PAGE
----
You already know that former Heisman Trophy winner Johnny Manziel is about to debut with the Cleveland Browns. You may have heard that four-time NBA Most Valuable Player LeBron James is returning home to the Cleveland Cavaliers. But did you know that the longest-suffering metropolis in pro sports may be celebrating a championship before either Johnny Football or King James suits up for a regular-season game?
The ArenaBowl, the championship game for the Arena Football League, will take place on August 23rd and as of now the Cleveland Gladiators are the betting favorite – for the 13 people who wager on indoor football contests – to hoist the trophy. Last Saturday, the Gladiators pummeled the Jacksonville Sharks, 62-20, to improve to 16-1 and assure themselves of the league’s best record, with one game remaining. Cleveland will have home-field advantage at Quicken Loans Arena throughout the postseason, including the ArenaBowl, should it advance that far.
“Guys have been joking about the fact that we may be the ones to end the city’s championship drought,” says Gladiator kicker Aaron Pettrey, who played in two BCS national championship games while at Ohio State. “We would get a kick out of that.”
Fifty years have passed since the Browns won the NFL Championship Game in 1964, Cleveland’s last championship in professional baseball, basketball or football (nitpickers will note that the Cleveland Crunch, an indoor soccer franchise, won three titles in the 1990s). That’s the longest current drought for any city that has had at least two pro sports franchises in town since the Kennedy administration. Even Cleveland’s Lake Erie-bordering neighbor to the northeast have claimed a title more recently: the Buffalo Bills won the 1965 AFL Championship (and have an 0-4 record in the Super Bowl.)
That’s five decades of futility, but sports fans in Cleveland are suddenly buoyant. Manziel already has the NFL’s top-selling jersey even though he has yet to take a snap in a preseason game. The Cavaliers sold out their season-ticket allotment when James heralded his return, and his jersey will likely be the league’s top seller as soon as he decides on No. 6 or No. 23. The Gladiators do not have a top-selling player jersey, since the team only sells a “Blank Replica Jersey” without numerals.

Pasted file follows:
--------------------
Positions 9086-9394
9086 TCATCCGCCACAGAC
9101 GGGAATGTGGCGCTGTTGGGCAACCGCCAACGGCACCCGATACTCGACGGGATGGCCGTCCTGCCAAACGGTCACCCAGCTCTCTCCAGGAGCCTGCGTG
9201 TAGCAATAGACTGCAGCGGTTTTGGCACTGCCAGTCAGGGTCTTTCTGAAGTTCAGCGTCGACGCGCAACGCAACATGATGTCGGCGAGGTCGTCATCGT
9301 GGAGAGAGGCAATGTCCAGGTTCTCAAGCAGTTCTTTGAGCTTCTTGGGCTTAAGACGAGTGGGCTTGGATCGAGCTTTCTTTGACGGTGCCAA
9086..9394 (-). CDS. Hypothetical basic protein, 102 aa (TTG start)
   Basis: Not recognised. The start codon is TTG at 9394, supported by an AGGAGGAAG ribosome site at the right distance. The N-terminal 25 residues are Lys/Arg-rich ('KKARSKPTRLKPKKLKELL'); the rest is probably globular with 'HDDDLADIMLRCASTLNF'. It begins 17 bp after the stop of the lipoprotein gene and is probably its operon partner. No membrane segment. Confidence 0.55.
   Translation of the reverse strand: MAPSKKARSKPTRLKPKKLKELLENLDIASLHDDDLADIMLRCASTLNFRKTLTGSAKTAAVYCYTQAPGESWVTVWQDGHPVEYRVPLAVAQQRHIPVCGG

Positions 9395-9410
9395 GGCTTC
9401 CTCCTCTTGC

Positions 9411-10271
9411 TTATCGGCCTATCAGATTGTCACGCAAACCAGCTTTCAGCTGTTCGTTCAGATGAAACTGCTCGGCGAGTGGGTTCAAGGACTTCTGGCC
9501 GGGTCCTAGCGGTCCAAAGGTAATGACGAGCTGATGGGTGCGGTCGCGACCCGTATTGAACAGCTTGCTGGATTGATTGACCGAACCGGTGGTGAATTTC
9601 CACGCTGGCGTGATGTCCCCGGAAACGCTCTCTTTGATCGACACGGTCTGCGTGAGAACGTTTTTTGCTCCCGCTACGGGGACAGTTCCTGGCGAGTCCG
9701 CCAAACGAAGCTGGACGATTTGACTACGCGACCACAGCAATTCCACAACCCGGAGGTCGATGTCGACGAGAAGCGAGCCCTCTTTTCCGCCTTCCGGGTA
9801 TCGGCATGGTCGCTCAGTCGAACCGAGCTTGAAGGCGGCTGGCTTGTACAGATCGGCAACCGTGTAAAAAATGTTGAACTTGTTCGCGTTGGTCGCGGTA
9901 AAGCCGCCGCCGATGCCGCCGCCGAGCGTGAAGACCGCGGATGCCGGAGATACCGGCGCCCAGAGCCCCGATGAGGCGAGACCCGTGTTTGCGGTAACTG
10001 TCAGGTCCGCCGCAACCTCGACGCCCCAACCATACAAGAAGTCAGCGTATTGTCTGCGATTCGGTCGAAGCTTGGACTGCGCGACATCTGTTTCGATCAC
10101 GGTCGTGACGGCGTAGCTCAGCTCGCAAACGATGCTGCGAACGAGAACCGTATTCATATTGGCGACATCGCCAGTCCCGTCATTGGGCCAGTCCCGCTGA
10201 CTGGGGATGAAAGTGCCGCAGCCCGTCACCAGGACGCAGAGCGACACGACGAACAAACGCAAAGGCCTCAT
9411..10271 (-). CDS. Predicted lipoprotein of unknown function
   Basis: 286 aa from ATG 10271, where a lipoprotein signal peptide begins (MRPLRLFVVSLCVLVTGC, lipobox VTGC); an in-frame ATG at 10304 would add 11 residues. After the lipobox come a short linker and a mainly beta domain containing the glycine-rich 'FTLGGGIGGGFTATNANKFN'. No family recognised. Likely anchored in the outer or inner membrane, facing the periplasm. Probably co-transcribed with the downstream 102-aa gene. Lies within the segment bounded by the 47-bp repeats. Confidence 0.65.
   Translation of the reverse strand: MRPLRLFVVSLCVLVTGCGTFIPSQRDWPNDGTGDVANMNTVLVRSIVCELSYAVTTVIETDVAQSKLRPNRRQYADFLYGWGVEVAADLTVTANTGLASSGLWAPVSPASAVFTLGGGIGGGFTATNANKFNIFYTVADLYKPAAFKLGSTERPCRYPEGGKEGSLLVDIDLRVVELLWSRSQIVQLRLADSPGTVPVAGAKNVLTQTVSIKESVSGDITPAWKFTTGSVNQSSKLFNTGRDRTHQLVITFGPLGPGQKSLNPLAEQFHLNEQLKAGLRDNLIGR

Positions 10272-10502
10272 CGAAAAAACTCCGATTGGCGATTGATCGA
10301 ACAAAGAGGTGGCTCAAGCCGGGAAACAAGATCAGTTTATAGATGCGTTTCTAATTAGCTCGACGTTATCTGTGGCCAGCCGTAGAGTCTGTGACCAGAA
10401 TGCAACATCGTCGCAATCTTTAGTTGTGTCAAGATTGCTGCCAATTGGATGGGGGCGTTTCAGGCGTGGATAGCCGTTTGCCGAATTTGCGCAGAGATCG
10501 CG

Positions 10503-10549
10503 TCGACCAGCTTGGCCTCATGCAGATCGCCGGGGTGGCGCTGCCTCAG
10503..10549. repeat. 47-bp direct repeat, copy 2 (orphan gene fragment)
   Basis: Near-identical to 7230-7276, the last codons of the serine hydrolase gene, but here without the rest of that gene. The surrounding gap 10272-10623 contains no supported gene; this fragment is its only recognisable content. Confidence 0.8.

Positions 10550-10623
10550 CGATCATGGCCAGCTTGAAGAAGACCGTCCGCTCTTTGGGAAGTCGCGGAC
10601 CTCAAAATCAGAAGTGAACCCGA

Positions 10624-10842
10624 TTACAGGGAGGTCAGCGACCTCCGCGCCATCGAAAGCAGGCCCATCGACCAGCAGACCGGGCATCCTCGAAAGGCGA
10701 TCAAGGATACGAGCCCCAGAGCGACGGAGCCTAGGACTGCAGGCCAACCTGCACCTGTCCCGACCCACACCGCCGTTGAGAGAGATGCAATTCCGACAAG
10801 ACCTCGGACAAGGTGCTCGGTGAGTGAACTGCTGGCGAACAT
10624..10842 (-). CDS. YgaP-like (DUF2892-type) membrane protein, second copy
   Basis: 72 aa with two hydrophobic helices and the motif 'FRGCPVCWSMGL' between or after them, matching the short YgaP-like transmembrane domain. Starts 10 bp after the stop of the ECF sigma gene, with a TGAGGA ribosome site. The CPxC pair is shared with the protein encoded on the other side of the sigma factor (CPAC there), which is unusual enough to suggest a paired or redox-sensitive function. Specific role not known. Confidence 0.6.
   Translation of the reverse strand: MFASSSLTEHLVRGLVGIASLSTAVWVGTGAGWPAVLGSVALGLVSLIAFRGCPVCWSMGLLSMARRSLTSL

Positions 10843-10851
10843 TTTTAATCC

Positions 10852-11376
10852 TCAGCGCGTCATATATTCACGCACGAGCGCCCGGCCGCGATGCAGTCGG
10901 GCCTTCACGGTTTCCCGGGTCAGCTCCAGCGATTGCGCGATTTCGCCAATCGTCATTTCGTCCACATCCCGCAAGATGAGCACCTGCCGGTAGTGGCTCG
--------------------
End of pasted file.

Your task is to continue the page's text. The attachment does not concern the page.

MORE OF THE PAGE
The Arena Football League, where teams play eight to a side on a 50-yard field, is sort of a blank replica enterprise. Still, the Gladiators have seen their attendance swell from 10,255 in their home opener back in April to 13,064 last Saturday, a contest in which they held Jacksonville scoreless in the first half. In a league where the stingiest defense, that of the San Jose Sabercats, allows 40.0 points per game, a scoreless first half is almost as rare as a six-figure salary (most players earn less than $1,000 per game).
Despite that 16-1 record, emphatic wins are not the Gladiators’ style. Clevelanders of a certain age will recall the Kardiac Kids, the pseudonym for a 1980 Browns team that had four of its games decided in the final two minutes (two of them losses). The Gladiators, who have won three games on the final play and forced an overtime in a fourth, might make the folks at Alcoa rethink their “Fantastic Finishes” campaign.
On June 21, the Gladiators beat the Philadelphia Soul 69-68 on a Hail Mary from quarterback Shane Austin to Dominick Goodman (with a deflection) as time expired. Because this is the Arena League, let it be noted that 1) Philadelphia had just scored with :04 remaining 2) Austin hurled the ball from his own end zone to the opposite end zone and 3) it was his 11th touchdown pass of the game.
The only more Arena-ish finish of the season took place in Spokane on April 19. On that night Cleveland’s other quarterback, Chris Dieker, tossed the game-winning 29-yard TD pass on the final play into the arms of Thyrone Lewis--but not before the ball ricocheted off the back net, which is a legal play in Arena League. Gladiator football: Are you not entertained?
“We are having a fun year, and the camaraderie reminds me of college,” says Pettrey. The camaraderie, if not the time demands. Pettrey, who led the Big Ten in scoring as a senior in 2010, is a mortgage advisor in Columbus, Ohio, and does not attend practices. “I work a full-time job Monday through Friday and then suit up for games on the weekends,” says Pettrey, who practices at a high school near his home a couple of days per week. “People tell me I have a pretty good gig.”
The Gladiators may bring their long-forlorn Rust Belt city its first football championship since 1964, but they know their place in the pecking order. “We were boarding a connection flight from Houston to San Antonio when one of our offensive linemen, Chad Schofield, saw the news on his phone that LeBron was returning home,” recalls Pettrey of that landmark date in Cleveland sports history. “Chad’s from Cleveland. He was close to breaking down in tears.”